Built on the corner of Broad Street and Gladstone Road in the late 1800's The Theatre Royal & Hippodrome was a temporary wood and tar paper construction but had luxury seating accommodation for about 500 patrons.
Messrs Tours Ltd, whose managing director was Mr Arthur Carlton (later to become Sir Arthur Carlton) were the owners and managers. Mr Carlton was one of the leading theatre and vaudeville impresarios in the country, and was able to offer the theatre-going public the top theatrical and vaudeville acts touring Britain.
For the opening of the new theatre one of the acts booked was "Miss Ellie", a lion tamer who used African lions in her act. The finale of her act was the catching of a lion in full flight as it jumped from a platform in the cage. Unfortunately she failed to appear on the opening night "owing to a tragic occurrence which had taken place". In 1909 the theatre caught fire and was burnt to the ground.
In 1910 Messrs Tours built the present Theatre Royal to replace the burnt out theatre, but the insurers would not pay out on the insurance unless they built on the site of the old theatre, and so the company ended up in 1910 with two theatres. The old Theatre Royal & Hippodrome was renamed The Kings Hall, and was opened as The Palace Theatre De Luxe showing animated pictures and presenting vaudeville acts.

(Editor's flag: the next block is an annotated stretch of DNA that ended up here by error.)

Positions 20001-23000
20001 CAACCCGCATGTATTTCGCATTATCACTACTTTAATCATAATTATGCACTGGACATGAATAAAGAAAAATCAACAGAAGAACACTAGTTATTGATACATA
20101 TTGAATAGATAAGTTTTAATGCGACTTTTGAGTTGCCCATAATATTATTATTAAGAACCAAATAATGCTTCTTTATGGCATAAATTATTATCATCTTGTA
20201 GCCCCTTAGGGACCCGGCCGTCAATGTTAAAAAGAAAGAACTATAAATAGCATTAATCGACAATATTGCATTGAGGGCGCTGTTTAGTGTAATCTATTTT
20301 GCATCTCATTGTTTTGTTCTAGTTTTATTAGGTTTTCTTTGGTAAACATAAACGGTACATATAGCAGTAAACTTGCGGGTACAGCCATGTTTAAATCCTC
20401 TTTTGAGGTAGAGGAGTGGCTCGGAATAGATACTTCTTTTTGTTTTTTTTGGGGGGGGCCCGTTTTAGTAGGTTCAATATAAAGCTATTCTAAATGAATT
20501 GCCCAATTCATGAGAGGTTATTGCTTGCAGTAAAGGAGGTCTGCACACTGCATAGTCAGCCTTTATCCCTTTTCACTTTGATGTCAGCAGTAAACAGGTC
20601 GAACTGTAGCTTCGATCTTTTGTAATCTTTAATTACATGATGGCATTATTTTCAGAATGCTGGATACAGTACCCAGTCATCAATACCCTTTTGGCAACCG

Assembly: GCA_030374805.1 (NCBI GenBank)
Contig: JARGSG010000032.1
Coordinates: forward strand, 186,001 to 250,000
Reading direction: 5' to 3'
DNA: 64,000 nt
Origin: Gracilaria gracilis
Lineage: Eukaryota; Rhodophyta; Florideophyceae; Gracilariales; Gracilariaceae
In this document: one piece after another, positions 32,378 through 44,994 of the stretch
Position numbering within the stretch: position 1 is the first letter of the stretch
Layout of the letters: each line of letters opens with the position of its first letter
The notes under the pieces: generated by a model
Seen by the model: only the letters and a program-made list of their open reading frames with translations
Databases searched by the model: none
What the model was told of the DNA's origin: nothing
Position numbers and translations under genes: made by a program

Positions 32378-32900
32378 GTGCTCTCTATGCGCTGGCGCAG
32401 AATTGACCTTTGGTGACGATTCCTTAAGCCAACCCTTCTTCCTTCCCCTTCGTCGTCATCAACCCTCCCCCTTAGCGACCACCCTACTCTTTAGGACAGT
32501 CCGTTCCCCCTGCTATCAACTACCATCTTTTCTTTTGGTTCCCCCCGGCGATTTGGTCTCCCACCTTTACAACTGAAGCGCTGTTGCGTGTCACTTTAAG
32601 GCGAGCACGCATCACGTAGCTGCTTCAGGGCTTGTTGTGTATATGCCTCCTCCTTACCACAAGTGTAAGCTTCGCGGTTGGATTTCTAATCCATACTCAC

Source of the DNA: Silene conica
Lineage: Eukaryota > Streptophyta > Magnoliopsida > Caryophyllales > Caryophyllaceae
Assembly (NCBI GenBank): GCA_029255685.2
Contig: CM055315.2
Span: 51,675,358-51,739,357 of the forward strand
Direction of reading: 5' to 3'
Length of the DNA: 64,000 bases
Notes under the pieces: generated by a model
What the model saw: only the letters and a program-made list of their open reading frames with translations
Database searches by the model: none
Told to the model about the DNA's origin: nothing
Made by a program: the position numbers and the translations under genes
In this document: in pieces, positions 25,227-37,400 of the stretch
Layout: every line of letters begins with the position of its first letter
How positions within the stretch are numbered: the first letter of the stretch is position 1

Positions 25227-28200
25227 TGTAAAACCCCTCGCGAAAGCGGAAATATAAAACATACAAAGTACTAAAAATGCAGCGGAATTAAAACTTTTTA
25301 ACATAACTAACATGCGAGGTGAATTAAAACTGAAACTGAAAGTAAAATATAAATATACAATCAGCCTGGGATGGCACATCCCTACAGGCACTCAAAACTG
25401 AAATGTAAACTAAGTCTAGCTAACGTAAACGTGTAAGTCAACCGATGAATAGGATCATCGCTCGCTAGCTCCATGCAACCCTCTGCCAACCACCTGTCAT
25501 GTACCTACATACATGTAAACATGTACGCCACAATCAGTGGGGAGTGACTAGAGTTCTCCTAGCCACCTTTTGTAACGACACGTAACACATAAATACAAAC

Touring repertory companies and vaudeville acts, because of the better lighting, bigger audiences and better conditions at The Theatre Royal, insisted on appearing there.
The Kings Hall was renamed The Silver Cinema, and concentrated on showing animated pictures. Later as variety acts were superseded by talking pictures, the film shows gradually played a bigger part in the programme of the Theatre Royal until the Silver Cinema closed, and after extensive alterations, re-opened As The Savoy Ballroom.
The ballroom attracted a large and regular clientele who thought Bindles too up-market and expensive for regular attendance (although ideal for dances organised by Clubs, works, and for special occasions such as Christmas and the New Year). The Savoy was considered to be the top ballroom of the large number situated in the town, and is still remembered by many of its former patrons for the large mirrored glass ball that hung in the centre of the ballroom. During its time as the Savoy it was the venue for the many beauty competitions that attracted competitors from all over the Principality, and for fashion shows held there.
On the death of its owner, the Savoy came under new management and its name was changed to The Empire Ballroom, by which name it was known until the advent and sudden popularity of Bingo. The dance hall was closed and after refurbishment, re-opened as The Empire Bingo Hall. This name lasted for a short time until too many other establishments opened in the Town as Bingo halls, offering better conditions and bigger prizes. Unable to compete, The Empire closed, re-opening first as a roller skating rink, and later, with the growing popularity of snooker, it was refurbished, opening as The Savoy Snooker Club. It has now turned practically full circle becoming The Savoy (Talk of the Town) once more.
© T. CLEMETT 1998